Skip to main content

Full text of "About ISLAM Books pdf in English"

See other formats



Studies in World Religions 

edited by 
Jane I. Smith 

Studies in World Religions publishes monographs, translations, and collections of essays by 
persons who have been or are affiliated with Harvard's Center for the Study of World 
Religions, as well as proceedings of Center-sponsored conferences and colloquia. 

Editorial Board 

John Mbiti Frederick J, Streng 

Wendy O'Flaherty Jacques Waardenburg 

Willard Oxtoby Holmes Welch \ 

Mahinda Palihawadana R. J, Zwi Werblowsky 

Fazlur Rahman John Alden Williams 

George Rupp 

Number 1_ 

A Translation from the Arabic 

Jane Idleman Smith 

Robert N. Bellah 
H. Byron Earhart 
Norvin Hein 
S. A. Kamali 
Shigeru Matsumoto 


A Translation 
from the Arabic 

jane Idleman Smith 

Scholars Press 

Distributed by 
Scholars Press 
PO Box 5207 
Missoula, Montana 59806 

A Translation from the Arabic with Notes 
of the 

Kitab al-Durra al-Fakhira ft Kashf c Ulum al-Akhira 
of Abu Hamid Muhammad b. Muhammad b. Muhammad 


Jane Idleman Smith 

Copyright ©1979 

The President and Fellows of Harvard College 


Library of Congress Cataloging in Publication Data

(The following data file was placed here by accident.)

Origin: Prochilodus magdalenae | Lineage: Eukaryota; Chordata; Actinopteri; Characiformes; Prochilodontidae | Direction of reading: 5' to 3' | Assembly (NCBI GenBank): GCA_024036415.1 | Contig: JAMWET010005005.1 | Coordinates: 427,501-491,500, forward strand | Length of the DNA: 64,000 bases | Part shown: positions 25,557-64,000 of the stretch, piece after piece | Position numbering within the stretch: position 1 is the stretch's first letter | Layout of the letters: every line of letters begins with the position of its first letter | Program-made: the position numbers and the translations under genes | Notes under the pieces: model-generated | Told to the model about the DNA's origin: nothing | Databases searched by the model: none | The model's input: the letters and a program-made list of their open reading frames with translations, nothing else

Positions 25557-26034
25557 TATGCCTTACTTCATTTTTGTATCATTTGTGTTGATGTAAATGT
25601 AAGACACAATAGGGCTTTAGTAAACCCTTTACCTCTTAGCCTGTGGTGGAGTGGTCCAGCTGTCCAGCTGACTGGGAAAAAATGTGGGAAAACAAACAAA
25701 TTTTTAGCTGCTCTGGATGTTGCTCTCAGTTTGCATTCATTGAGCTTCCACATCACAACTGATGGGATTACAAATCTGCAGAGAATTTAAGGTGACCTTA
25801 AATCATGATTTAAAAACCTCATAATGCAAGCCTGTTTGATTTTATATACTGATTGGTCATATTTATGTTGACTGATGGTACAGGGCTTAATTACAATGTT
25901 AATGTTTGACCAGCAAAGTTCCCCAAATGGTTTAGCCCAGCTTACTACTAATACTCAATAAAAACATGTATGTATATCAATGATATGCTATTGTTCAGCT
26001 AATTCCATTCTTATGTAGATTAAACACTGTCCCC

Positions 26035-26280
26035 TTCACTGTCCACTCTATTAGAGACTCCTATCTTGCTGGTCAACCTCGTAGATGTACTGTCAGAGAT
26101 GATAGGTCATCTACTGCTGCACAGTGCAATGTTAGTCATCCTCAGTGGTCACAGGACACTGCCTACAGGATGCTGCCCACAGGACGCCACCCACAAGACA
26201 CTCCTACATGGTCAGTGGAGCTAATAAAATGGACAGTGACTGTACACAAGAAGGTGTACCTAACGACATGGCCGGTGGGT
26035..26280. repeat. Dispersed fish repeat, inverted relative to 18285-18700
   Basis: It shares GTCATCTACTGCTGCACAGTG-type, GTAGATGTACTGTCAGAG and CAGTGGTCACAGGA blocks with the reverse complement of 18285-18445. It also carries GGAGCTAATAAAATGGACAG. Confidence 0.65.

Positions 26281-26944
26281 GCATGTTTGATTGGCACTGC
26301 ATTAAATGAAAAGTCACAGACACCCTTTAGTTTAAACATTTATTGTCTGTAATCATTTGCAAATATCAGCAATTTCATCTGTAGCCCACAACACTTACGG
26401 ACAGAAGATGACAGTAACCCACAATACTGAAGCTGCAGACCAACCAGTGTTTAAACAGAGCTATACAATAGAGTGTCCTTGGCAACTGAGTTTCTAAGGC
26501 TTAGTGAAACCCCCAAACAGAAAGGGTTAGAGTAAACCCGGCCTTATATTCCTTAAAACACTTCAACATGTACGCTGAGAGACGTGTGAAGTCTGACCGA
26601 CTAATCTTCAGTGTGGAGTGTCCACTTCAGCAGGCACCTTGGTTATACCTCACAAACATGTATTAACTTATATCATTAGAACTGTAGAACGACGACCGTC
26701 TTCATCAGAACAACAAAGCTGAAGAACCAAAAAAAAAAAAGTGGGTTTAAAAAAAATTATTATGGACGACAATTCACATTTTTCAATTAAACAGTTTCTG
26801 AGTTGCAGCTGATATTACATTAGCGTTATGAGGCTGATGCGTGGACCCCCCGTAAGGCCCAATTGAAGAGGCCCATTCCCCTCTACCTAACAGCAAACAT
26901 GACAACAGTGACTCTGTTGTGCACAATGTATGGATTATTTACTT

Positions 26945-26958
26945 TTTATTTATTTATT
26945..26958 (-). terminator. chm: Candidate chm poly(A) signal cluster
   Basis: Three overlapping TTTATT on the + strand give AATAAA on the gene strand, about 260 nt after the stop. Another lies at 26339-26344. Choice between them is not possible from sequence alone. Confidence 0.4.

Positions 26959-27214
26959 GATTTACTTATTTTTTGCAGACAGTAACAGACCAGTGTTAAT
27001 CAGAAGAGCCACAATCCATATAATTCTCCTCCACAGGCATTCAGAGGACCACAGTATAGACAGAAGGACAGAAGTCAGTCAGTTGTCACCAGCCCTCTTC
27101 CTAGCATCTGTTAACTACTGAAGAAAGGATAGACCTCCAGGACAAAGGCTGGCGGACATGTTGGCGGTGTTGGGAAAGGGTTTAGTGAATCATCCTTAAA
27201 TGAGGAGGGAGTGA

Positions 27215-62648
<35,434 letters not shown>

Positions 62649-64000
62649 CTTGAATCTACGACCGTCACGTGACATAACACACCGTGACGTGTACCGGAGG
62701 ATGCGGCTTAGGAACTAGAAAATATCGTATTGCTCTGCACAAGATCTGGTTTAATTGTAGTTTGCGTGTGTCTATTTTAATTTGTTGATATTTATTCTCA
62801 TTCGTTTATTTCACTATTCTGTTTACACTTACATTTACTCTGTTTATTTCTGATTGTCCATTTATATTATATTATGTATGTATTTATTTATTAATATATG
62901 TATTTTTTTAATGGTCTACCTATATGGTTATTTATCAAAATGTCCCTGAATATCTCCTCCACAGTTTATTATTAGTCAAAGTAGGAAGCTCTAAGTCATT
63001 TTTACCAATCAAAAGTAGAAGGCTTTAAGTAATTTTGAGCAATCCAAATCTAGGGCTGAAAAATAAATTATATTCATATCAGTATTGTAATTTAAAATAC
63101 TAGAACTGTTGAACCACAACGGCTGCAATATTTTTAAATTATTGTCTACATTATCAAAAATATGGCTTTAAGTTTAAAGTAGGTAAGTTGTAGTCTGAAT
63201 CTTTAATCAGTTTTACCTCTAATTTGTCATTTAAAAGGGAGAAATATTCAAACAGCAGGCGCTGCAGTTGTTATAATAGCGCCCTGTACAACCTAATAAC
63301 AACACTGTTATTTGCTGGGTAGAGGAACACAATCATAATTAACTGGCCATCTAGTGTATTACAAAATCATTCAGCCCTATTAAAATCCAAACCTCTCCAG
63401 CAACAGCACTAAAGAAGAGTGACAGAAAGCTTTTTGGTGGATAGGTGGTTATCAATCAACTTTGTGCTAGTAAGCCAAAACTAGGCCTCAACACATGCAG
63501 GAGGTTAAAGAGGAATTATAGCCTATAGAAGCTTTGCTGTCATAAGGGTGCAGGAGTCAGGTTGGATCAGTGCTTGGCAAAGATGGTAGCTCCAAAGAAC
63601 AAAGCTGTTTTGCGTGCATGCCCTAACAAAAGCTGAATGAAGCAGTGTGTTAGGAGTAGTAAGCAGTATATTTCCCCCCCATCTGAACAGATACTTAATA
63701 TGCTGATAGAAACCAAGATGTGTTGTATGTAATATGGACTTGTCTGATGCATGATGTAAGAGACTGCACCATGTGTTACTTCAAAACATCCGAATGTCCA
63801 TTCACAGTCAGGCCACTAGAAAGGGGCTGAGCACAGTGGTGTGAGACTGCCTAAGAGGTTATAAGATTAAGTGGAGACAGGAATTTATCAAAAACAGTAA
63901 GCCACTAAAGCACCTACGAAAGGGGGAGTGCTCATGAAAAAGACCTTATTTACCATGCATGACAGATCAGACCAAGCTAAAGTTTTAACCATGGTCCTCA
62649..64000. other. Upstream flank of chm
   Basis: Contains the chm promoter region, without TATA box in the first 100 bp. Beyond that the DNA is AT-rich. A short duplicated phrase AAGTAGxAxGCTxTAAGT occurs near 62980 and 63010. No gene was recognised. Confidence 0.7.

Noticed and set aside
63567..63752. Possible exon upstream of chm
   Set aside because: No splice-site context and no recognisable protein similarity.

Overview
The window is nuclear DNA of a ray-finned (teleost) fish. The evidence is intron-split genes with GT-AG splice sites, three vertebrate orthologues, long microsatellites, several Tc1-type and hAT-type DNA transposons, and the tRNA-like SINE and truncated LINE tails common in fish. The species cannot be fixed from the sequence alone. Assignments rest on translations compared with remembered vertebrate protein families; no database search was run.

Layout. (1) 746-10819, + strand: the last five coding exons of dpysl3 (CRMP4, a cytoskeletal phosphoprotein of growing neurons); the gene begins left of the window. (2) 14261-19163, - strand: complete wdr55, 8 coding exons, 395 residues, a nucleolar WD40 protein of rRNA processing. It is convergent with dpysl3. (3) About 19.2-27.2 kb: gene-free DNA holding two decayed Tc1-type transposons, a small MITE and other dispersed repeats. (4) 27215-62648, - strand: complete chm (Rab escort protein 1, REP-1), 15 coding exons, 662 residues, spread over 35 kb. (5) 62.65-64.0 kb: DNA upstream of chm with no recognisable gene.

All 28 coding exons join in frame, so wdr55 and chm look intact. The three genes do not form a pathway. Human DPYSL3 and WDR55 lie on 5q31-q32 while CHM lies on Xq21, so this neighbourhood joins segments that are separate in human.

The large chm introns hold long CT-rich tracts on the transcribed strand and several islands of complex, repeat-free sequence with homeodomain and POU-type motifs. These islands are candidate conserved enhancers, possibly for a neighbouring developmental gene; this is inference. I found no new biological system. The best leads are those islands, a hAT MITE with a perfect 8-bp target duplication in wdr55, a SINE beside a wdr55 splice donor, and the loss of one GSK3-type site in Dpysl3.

al-Ghazzali, 1058-1111. 

The precious pearl. 

(Monograph series - Center for the Study of World Religions, Harvard University ■ no 1) 
Translation of al-Durrah al-fakhirah f! kashf 'ulum al-Akhirah. 

Bibliography: p. 

Includes index. 

1. Future life (Islam) 2. Judgement Day (Islam) I. Title. II. Series: Harvard University. 
Center for the Study of World Religions. Monograph series - Center for the Study of World 
Religions, Harvard University ; no. 1. 

BP166.8.G4713 1979 297'.23 79-140 

ISBN 0-89130-278-6 
ISBN 0-89130-305-7 pbk. 

Printed in the United States of America 
1 2 3 4 5 
Edwards Brothers, Inc. 

Ann Arbor, MI 48104 



INDEX 119 


One of the valuable products of the mid-twentieth 
century's increased concern for the comparative history 
of world religions is the correspondingly increased 
availability of many documents and works hitherto access- 
ible only to scholars of particular traditions. At the 
same time that comparative studies are proliferating on 
a variety of topics, the large number of translations of